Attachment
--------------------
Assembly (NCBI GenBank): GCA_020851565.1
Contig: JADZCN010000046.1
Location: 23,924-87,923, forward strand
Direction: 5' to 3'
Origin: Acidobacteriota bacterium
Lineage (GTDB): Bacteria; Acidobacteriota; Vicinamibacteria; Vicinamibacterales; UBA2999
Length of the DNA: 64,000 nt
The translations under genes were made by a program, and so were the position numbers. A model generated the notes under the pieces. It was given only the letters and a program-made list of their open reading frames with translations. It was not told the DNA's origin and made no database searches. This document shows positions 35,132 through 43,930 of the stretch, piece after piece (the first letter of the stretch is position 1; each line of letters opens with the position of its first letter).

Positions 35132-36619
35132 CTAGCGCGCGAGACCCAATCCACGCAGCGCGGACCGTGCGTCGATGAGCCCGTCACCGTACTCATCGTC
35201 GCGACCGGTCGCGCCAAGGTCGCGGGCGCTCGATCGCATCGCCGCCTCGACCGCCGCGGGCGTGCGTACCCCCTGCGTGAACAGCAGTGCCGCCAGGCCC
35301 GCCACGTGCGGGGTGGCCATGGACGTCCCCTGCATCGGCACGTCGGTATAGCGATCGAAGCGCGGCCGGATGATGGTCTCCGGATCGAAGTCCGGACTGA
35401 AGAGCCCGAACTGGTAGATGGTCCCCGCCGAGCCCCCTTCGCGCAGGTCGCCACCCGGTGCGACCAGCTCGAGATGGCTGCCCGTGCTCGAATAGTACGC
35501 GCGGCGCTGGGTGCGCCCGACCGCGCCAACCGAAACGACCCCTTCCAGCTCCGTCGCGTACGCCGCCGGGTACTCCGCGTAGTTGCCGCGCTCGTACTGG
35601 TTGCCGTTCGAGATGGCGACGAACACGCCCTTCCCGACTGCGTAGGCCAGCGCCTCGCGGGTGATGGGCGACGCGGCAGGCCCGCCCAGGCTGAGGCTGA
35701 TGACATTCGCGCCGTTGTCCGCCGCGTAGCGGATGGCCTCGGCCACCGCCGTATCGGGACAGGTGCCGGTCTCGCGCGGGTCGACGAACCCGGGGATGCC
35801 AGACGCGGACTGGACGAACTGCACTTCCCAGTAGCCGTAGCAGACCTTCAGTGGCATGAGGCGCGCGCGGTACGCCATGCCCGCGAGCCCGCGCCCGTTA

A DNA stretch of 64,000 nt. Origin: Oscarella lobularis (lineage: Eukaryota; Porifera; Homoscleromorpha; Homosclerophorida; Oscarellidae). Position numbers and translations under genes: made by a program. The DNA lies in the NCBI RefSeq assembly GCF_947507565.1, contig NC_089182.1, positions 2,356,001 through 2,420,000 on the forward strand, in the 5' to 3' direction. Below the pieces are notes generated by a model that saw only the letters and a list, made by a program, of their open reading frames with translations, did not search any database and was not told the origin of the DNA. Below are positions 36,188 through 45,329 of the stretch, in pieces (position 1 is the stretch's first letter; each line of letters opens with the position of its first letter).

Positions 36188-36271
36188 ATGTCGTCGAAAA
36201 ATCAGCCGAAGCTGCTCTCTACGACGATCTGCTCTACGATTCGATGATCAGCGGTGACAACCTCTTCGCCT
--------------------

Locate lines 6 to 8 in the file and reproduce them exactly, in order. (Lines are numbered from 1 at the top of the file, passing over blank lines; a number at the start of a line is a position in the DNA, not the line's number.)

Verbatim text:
Lineage (GTDB): Bacteria; Acidobacteriota; Vicinamibacteria; Vicinamibacterales; UBA2999
Length of the DNA: 64,000 nt
The translations under genes were made by a program, and so were the position numbers. A model generated the notes under the pieces. It was given only the letters and a program-made list of their open reading frames with translations. It was not told the DNA's origin and made no database searches. This document shows positions 35,132 through 43,930 of the stretch, piece after piece (the first letter of the stretch is position 1; each line of letters opens with the position of its first letter).